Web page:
Experiencing Sutherland Falls
Words/photo by Gerard Hindmarsh
Heavy overnight rain followed by sunny days makes for the perfect conditions to walk the Milford Track in Fiordland National Park. Recharged waterfalls thunder from majestic mountain ramparts. You keep feeling obliged to stop and arch your neck back to fully appreciate the grandeur of it all. After two nights spent at Clinton and Mintaro Huts, plus the McKinnon Pass under our belts, we arrive at Quintin Hut in time for a hurried bite. This is no time to loiter, for we know from a tantalising glimpse earlier that the Sutherland Falls are fully pumping. We head off up the 40 minute sidetrack to witness what was for a whole century acknowledged as the world’s very highest waterfall.
The Falls appears first as a sparkling glimpse through the trees. As we approach, a low rumble turns into a roar until at last we are confronted by its full height as it falls in three stages in leaps of 249.4m, 228.9m, and finally 103m into the huge pool at its base. A sign just over half a kilometre from the Falls informs us that we are now as close to them as they are high, yet we already feel they are about to engulf us with their presence. The last hundred metres up to the rim of the boulder-strewn pool at the waterfall’s base is like entering a domain of sheer power. It looks nothing like the genteel tourist photos I have seen of this place, in comparison the waterfall on my visit is probably surging with 10 times its normal flow. The penetrating mist is driven towards me by a lashing wind, my raincoat a pitiful defense against the relentless moisture. I attempt to take photos but the lens becomes opaque the moment I take off the cap. You cannot talk to your buddy, the noise at this spot is louder than a 747 taking off. I watch other hikers come and go, awestruck but unable to withstand more than a minute under this mantle of pounding energy. They shriek and run back down the track. I attempt a few close up photos before finally joining them.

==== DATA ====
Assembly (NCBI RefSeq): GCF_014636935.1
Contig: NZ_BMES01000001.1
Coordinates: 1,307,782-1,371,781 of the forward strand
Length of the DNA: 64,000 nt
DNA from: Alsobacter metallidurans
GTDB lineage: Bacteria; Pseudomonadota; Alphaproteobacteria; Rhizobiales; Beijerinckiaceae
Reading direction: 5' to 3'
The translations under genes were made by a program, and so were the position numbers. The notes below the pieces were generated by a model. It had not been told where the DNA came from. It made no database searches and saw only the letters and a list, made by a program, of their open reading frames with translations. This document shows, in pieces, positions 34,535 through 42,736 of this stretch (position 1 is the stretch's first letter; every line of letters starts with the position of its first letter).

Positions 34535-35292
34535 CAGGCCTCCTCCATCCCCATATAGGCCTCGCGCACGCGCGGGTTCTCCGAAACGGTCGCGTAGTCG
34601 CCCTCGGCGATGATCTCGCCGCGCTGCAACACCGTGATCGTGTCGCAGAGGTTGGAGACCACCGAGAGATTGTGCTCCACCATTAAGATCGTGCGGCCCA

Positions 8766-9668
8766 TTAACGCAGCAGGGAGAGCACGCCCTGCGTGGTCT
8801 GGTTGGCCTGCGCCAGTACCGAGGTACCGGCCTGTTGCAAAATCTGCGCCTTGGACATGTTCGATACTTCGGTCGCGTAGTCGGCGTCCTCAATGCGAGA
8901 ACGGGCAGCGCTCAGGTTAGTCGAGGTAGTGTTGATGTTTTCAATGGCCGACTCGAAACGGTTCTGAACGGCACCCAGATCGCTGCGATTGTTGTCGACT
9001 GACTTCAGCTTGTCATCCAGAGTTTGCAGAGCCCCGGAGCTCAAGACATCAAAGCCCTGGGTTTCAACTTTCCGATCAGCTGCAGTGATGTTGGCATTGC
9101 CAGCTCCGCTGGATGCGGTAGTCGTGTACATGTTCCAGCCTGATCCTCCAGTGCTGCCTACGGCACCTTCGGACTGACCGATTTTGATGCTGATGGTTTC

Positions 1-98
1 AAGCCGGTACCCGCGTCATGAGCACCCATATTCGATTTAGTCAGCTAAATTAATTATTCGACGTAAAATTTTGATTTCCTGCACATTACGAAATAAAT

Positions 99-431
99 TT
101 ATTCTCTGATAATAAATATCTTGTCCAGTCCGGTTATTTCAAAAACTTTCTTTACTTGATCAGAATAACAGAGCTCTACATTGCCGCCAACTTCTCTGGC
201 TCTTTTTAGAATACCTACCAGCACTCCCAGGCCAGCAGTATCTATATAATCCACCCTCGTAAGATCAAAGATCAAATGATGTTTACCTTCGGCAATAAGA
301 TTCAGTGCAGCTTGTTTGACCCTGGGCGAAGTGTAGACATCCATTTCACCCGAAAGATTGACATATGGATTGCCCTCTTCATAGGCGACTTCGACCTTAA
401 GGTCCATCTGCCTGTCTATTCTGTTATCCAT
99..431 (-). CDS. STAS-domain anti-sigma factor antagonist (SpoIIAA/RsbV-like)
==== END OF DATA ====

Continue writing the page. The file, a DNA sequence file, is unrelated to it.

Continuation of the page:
You cannot leave here without wondering where the water originates from. Looking from underneath, it appears to originate in the very mountaintops. An energetic young surveyor on the Milford Track, William Quill, was the first to find out when he climbed the Sutherland Falls alone on Sunday, 9 March, 1890. Setting out up the eastern (or true right) side, he climbed past the first leap to find himself caught up in thick tangles of scrub on the increasingly vertical slope and had to spend hours painstakingly hauling his way up. At the second leap he rested on the grassy shelf and anticipated what lay ahead, a sheer vertical assent up the smooth granite rock to the top. He later wrote; “A steady hand and a strong nerve were all that kept me from slipping down the perpendicular rock to be dashed to pieces below.” The last three and a half hours of the climb inclined upwards as he worked his way around a precipice at the top before standing on the ‘highest waterfall in the world’. On a subsequent visit, Quill jumped across the narrow chasm of the 100m-long outlet and planted a flag on the other side. “The water rushes with through this chasm with great force and swiftness, making a terrible noise – and about ten yards from the end strikes a face of rock to make a pretty curved leap in the air to disappear over the edge of the cliff.” The reservoir lake at the top which he discovered would later be named Lake Quill after the young thrill seeker, who just one year later would loose his life in another exploratory foray to find a route over the Gertrude Saddle.
It is with humility that I contemplate his efforts, but as I retreat out of the spray zone, I begin to appreciate that I am soaked to the bone and that the best way to get my clothes dry is just keep wearing them in a welcome bout of sunshine. Back down the track, some hikers on their way up pass me on the rock staircase. “I hope this is worth it!” says one to the other. I don’t bother reassuring them. They will find out soon enough.